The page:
As for criticisms, I do have a few.  Evans neglects to comment on the distinction that most Christians make between how we interpret the Old Testament laws and how we interpret the New Testament epistles, and I think a word on that would have been instructive.   

Due to the nature of the book, Evans often makes theological observations or arguments that are not fully fleshed out.  For example, when she examines the complementarian position on 1 Timothy 2, she does well to point out the difficulties in practically implementing Paul’s instruction that women are not to “teach or have authority” over men, and the almost ludicrous extremes to which theologians have gone to demarcate what is acceptable for women.  But because she doesn’t deal with the intricacies of the theological argument, her point is less authoritative than it could be. She doesn’t , for example, note what is really the hinge-point for many on this verse, that Paul refers to pre-fall creation order to make his point, and to be convincing to anyone who has studied the passage, she has to address that.  

If she wants to critique complentarianism (as she does in the chapters on “Submission” and “Silence”), she must be sure she’s not setting up a straw woman.  (I can speak to this issue because I am well-versed in complementarian arguments… I can’t speak as much to other interpretations she critiques, such as polygamist Christianity, or Amish traditions.) By choosing Debi Pearl’s book as her source text, she’s drawing from a specific branch of complementarian thought, a conservative rather than a moderate one.  Again, given the nature of this book, I think her approach is acceptable, and makes for good comedy, but it’s worth noting that what she’s offering here should not be taken as a full theological argument (nor is it meant to be, I believe).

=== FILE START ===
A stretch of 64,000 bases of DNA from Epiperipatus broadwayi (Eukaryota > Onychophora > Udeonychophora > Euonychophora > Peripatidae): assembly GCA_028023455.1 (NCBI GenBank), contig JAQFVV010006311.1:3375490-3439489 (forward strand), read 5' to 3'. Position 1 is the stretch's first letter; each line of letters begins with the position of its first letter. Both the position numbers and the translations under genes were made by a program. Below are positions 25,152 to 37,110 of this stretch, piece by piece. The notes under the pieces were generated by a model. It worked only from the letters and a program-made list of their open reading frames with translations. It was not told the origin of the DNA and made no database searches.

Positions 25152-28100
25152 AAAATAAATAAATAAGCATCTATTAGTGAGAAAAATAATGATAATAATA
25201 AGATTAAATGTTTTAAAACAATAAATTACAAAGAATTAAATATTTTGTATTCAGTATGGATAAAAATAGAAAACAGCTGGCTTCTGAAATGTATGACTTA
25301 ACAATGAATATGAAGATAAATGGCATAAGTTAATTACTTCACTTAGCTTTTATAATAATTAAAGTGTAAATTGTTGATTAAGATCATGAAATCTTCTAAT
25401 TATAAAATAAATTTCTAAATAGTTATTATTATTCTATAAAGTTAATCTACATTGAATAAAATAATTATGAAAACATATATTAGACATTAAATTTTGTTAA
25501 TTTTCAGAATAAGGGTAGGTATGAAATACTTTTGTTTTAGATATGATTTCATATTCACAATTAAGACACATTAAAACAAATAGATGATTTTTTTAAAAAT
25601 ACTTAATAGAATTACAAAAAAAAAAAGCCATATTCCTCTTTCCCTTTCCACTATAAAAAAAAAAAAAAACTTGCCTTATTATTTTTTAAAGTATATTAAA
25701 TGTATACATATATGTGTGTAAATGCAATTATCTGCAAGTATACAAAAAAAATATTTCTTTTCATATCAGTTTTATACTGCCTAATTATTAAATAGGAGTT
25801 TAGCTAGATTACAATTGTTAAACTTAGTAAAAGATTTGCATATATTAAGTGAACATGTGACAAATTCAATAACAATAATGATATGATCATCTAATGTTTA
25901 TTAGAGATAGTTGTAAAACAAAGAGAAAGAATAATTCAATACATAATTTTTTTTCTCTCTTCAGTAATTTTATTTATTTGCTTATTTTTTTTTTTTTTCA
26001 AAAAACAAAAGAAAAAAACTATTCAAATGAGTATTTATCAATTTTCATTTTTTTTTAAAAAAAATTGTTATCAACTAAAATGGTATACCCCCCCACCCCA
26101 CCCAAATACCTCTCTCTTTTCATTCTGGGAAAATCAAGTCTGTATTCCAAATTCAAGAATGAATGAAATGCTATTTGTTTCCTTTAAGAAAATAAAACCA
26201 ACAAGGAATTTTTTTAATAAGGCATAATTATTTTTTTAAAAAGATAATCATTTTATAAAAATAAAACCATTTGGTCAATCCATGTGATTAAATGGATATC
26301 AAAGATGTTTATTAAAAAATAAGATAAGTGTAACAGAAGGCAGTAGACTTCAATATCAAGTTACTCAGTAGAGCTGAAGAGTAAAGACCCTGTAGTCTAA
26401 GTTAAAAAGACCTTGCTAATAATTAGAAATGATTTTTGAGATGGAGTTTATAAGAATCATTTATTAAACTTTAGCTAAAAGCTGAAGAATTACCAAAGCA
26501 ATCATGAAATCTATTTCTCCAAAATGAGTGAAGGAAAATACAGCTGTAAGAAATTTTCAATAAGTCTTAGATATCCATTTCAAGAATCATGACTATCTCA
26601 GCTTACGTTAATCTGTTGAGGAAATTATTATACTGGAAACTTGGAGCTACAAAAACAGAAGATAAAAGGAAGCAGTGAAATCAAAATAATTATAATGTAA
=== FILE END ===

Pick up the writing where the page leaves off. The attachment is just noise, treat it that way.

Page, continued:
My only real quibble with Evans is in the conclusion, where she makes what I think is a very valid and important point, but makes it without some qualifications that I think it needs.    

For those who count the Bible as sacred, interpretation is not a matter of whether to pick and choose, but how to pick and choose. We are all selective… We all go to the text looking for something, and we all have a tendency to find it… If you are looking for Bible verses with which to support slavery, you will find them.  If you are looking for verses with which to abolish slavery, you will find them…” (p. 296)

I wholeheartedly agree with Rachel that we ought to examine our motives, our presuppositions, our cultural contexts, and our desires as we read Scripture looking for truth, and I think the point she is making here is extremely important. 

In fact, this is the very point that the literary theory of Deconstructionism makes in arguing that a text has no intrinsic meaning, but only the meaning that the Reader brings to it.  The Reader, deconstructionists argue, is more the author than the author is; all meaning is constructed, not essential.

I believe (and I’d guess Evans does, too, although she doesn’t make it clear here) that the Bible does have meaning apart from what the reader brings to it.  While it’s vital to consider our own biases and blinders as we approach the Bible, as well as the cultural contexts of the Bible’s human authors, it’s also vital to acknowledge the power of the Holy Spirit to speak to us and inform our reading, the power of Christian community to refine and strengthen our understanding, and the essential truth that exists in the text itself. 

Evan’s book is worth reading.  I enjoyed it, and I think both women and men will find it amusing, thought-provoking, and (perhaps especially in regard to valor and beauty) freeing. 


Next Up: Tomorrow I will post a review of Trillia Newbell’s review of the book (which has some serious flaws).